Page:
Six Essential Base Spirits for Mixing Cocktails

The Essentials

There are so many weird and wonderful spirits to enjoy out there, but every home bar needs to start somewhere.

With these six essential base spirits, your bar will be set on solid foundations and you’ll be able to make literally thousands of cocktails. Quality alcoholic ingredients can be pricey, so when you start, you want to limit buying ingredients you’ll only mix with once a year!

You’ll be able to make recipes to suit any palate and any occasion with these six essential base spirits, and nothing more than the relatively inexpensive ingredients of fresh citrus, sugars, herbs, fruit and mixers.

Over time, as you look to expand your offering, you’ll want to start to fill in the gaps on your shelf and in your fridge with key modifiers.

However, that’s for another day. For now, let’s focus on the essential base spirits you need for mixing cocktails at home. Plus, we’ve included some great recipes, both classic and modern, that you’ll be able to make and enjoy with them, and without having to buy any other bottles


With the resurgence of gin, vodka is not as popular as it once was, especially within cocktail culture. However, vodka still has a lot to offer to cocktail fans, both in modern and classic cocktails. It’s also still the choice of spirit for many, making vodka an essential part of anyone’s home bar spirit collection.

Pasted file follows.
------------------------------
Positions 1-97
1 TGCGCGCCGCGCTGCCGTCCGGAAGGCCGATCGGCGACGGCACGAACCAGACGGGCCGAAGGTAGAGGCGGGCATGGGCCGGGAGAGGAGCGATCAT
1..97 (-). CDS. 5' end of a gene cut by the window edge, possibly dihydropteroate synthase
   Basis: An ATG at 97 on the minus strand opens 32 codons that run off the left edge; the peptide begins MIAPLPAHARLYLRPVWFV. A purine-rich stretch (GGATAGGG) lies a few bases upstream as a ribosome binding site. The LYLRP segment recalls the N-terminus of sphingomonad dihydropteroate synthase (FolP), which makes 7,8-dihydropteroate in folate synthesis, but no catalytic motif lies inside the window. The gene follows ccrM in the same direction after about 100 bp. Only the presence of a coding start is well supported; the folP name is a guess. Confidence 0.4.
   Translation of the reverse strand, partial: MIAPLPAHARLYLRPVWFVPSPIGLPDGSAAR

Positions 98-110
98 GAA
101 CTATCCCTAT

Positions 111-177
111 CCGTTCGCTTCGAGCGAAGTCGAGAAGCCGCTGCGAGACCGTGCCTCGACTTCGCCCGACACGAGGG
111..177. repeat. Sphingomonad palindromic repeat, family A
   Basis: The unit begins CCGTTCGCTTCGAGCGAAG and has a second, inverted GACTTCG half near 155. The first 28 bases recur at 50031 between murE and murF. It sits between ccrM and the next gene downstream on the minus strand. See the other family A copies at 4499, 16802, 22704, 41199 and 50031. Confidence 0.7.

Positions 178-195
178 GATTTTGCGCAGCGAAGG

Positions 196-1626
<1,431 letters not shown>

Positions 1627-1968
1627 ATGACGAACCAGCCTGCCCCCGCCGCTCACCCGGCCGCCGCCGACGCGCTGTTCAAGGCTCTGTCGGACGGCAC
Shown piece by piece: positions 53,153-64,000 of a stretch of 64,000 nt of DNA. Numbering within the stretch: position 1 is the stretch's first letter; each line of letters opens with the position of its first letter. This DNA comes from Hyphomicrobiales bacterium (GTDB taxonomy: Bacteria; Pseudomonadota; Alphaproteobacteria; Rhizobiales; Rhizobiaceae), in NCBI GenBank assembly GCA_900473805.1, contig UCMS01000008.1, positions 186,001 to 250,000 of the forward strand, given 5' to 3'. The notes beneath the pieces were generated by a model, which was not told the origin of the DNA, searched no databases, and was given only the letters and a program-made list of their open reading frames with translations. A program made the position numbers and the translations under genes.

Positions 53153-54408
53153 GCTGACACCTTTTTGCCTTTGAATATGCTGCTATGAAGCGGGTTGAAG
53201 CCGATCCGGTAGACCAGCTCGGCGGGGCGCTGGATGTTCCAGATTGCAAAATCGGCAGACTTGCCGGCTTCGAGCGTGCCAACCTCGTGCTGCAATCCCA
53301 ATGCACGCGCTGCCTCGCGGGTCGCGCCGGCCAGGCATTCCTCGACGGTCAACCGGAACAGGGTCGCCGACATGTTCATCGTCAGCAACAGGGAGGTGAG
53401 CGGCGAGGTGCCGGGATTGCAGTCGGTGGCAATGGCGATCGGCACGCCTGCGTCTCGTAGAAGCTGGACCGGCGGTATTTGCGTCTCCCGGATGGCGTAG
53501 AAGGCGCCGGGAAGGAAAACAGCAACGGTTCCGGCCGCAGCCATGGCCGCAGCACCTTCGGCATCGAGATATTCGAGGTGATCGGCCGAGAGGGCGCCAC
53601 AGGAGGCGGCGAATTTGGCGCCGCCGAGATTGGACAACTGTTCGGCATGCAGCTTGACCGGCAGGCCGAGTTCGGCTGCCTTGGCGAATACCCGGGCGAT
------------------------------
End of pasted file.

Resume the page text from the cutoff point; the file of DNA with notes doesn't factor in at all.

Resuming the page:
Vodka is often described as flavorless, however this is far from the case, it’s just that those flavours are indeed subtle. They come, in a large part, from the raw ingredient chosen for production. Taste a wheat vodka, next to a rye vodka, next to a potato vodka for example, you will taste a very clear difference. As with any category of spirit you like, tasting different versions side-by-side is the very best way to decide which your favourite is. Don’t be afraid to add a splash of water to each one either, this will really help to open up their flavours and aromas.

Before being mixed into cocktails, in its home nations, vodka was always served neat and chilled along with food. If you’ve never done this, try it with your favourite vodka. You will have a whole new appreciation for vodka and its character.

The subtlety of flavour, along with a light and dry character does make vodka the easiest spirit to work with. However, poor quality spirits, even with something as light as vodka, will ruin your drinks! So, make sure to use our guide to ensure you’re pouring something good!